It looks at the control of Pseudomonas aeruginosa in hot and cold water systems, protecting augmented care patients, and gives examples of a typical risk assessment and sampling sheets.
What is covered in the TMV supplement D 08 added to HTM 04-01?
The D 08 supplement is a performance specification included as part of the Health Technical Memorandum for 04-01. It covers the use of thermostatic mixing valves (TMVs) in healthcare premises. There are sections on sampling, leak tightness, durability, and performance. These are important to consider within a hospital care home or similar healthcare setting, where some of those present may be at greater risk of being scalded if they are exposed to hot water.
It is vital to make sure these TMV valves work correctly and are set at the correct temperature. It is possible for the hot water temperature to be set low enough to allow for easier development of legionella bacteria. As such, it is an important point to note when risk-assessing a water system in a healthcare setting.
Maintaining safe water supplies in hospitals and healthcare premises
The documents that form the HTM 04-01 contain in-depth information about many aspects of hot and cold water systems present in hospitals and healthcare settings. While it is always important to assess any water system for the risk of legionella and other waterborne pathogens, these documents have been produced to focus on the specific risks present here.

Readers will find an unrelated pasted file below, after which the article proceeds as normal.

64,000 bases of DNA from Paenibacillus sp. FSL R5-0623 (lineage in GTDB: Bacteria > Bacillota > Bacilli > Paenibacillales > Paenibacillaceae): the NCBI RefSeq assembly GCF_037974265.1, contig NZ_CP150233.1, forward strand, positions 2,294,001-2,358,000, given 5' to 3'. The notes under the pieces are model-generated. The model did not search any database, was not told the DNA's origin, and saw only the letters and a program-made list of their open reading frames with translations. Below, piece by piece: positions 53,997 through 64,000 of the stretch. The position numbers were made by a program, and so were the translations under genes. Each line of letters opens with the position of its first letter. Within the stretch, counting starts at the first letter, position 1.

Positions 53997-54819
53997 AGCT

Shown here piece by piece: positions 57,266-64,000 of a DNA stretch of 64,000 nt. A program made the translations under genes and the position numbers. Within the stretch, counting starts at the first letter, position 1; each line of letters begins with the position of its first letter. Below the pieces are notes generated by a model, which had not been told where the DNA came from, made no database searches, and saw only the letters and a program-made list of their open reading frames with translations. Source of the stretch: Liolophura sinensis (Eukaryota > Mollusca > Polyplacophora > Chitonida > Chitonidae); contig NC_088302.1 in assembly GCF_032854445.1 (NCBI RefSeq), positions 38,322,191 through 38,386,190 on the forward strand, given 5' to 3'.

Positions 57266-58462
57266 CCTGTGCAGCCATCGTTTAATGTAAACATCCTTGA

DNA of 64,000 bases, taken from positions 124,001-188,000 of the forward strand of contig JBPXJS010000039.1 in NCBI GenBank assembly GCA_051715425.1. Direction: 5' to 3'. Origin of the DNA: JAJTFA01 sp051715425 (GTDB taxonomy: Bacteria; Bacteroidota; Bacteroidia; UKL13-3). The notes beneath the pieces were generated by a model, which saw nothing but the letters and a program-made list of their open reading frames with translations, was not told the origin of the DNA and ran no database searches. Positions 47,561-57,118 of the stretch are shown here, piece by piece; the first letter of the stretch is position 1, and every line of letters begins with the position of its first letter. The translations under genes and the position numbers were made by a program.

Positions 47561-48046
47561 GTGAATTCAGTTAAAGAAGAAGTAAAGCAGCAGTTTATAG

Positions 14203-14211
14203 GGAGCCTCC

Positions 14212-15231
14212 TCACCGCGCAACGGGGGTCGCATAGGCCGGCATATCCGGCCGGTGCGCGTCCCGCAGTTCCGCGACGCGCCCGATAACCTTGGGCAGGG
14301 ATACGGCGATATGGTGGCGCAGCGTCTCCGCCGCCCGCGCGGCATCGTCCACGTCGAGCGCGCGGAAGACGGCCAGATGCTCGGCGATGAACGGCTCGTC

Legionnaires’ disease is preventable if the water systems it can potentially develop in are properly designed, built, maintained, and treated. These reports are designed to make that process easier and more straightforward for those responsible for making sure this happens. A good Water Safety Plan backed by a competent Water Safety Group should help to protect those who need it most.
Healthcare water safety specialists
Our teams of healthcare water safety specialists support those responsible for the control of waterborne pathogens including Legionella bacteria in the workplace, helping them to protect their people and meet their health and safety obligations in this specialist area. We deliver professional water safety risk assessments for legionella, pseudomonas and other waterborne pathogens, water testing, independent compliance auditing, City & Guilds training and other environmental risk management services that help keep staff and others safe.
If you have questions about any of the issues raised above or you would like to speak with one of our healthcare specialists please call us today on 0330 223 36 87 or contact us here.